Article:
That Sinking Feeling
Wednesday, May 15, 2013
| Cherokee Sink sinkhole, near Wakulla Springs|
Orlando REALTOR® | May/June 2013
Don't allow a non-disclosed sinkhole report to swallow your transaction
By Grace Anne Glavin, Esq.
Section 627.7073 of the Florida Statutes requires an insurance company that pays a claim for sinkhole loss involving real property to record in the public records a report that includes:
- the name of the property owner;
- the legal description of the property affected;
- the tax folio number; and
- the geological and engineering reports indicating evidence of prior sinkhole activity and property damage, including the nature of the structural damage and the amount of claim paid.
Does the filing of this information create a lien on the property?
No, the recording of the report and its contents does not constitute a lien, an encumbrance, a restriction, or a defect on the title to the property.
Does the recorded sinkhole report constitute an exception to title on the conveyed property?
No, the report neither constitutes an exception to title nor is it considered any breach of good title under the contract for sale and purchase.
What could happen to the transaction when there is such a report on the property?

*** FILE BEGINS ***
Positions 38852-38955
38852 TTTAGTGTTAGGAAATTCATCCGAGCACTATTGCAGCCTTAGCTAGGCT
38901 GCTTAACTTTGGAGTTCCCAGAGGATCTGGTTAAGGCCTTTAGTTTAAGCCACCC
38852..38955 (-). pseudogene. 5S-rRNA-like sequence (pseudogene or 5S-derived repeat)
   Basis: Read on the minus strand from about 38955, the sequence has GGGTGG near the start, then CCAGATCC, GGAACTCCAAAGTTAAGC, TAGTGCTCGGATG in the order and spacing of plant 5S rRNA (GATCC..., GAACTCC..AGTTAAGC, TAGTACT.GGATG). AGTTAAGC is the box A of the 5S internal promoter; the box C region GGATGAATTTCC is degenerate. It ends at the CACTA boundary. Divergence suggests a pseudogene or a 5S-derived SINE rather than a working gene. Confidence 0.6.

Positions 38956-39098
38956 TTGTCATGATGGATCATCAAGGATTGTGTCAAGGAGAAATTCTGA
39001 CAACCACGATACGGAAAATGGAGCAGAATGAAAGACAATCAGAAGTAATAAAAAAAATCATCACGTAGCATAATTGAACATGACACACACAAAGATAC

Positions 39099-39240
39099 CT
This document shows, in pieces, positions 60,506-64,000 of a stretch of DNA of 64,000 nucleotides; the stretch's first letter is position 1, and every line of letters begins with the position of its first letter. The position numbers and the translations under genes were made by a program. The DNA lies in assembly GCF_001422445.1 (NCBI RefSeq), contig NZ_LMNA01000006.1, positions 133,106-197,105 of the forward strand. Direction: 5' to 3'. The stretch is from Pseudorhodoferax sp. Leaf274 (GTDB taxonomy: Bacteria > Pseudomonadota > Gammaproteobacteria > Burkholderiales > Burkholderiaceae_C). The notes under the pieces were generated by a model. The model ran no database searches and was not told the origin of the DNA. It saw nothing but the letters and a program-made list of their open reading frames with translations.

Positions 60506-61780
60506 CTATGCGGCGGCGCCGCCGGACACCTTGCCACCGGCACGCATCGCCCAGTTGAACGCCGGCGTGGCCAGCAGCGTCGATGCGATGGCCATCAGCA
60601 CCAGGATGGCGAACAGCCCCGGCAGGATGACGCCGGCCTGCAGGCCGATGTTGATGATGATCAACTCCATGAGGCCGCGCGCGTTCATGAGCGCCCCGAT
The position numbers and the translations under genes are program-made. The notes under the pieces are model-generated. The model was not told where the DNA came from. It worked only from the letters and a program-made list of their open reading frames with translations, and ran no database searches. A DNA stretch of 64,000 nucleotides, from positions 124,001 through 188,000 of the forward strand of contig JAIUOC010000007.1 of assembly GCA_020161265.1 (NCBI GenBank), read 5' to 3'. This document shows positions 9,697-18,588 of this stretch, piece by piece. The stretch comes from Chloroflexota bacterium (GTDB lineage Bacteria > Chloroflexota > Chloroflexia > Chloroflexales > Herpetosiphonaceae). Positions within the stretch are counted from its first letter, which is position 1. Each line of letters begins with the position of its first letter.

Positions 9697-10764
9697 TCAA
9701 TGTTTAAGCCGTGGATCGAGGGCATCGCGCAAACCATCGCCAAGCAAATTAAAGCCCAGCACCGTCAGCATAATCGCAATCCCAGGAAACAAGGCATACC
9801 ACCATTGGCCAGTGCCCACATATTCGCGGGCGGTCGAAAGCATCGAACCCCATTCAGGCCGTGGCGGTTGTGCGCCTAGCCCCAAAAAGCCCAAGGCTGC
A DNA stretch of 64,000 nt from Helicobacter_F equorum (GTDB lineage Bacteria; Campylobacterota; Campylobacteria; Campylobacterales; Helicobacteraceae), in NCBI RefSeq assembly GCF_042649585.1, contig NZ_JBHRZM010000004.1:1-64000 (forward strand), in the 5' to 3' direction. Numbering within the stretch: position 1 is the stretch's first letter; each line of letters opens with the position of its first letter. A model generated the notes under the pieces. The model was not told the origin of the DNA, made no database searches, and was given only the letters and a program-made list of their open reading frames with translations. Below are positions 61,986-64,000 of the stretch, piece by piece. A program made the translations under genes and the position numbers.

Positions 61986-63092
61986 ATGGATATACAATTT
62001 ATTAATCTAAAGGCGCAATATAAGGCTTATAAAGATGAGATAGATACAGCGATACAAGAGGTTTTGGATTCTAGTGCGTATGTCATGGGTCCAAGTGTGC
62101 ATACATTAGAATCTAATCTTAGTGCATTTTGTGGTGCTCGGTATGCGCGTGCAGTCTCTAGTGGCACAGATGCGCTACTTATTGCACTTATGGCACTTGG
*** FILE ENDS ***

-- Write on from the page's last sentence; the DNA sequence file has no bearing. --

The law (Section 627.7073(2)(c) of the Florida Statutes) requires the seller to disclose in writing the sinkhole report, and the seller should be informed of his duty to do so well in advance of the closing.
If a property’s sinkhole report is not disclosed and then discovered in Public Records, could the buyer terminate his obligation to close under the inspection clause?
An attorney should be the one to review the situation and advise your seller as to whether or not the failure to disclose the existence of report on the seller’s disclosure form would excuse the buyer from the contract. The title insurance commitment could show this report as an "informational note.”
Grace Anne Glavin, Esq., Law Offices of Grace Anne Glavin, P.A., and Mortgage Title Company, can be reached at email@example.com. She is also a founding board member of the Central Florida Real Estate Council.
CFREC provides this column on real estate law issues as a service to ORRA members to provide a general understanding of the law on various topics of interest, not as a substitute for individual legal consultation, and should not be relied on in specific situations without consulting with a real estate attorney. For more information, please visit www.centralflrec.com.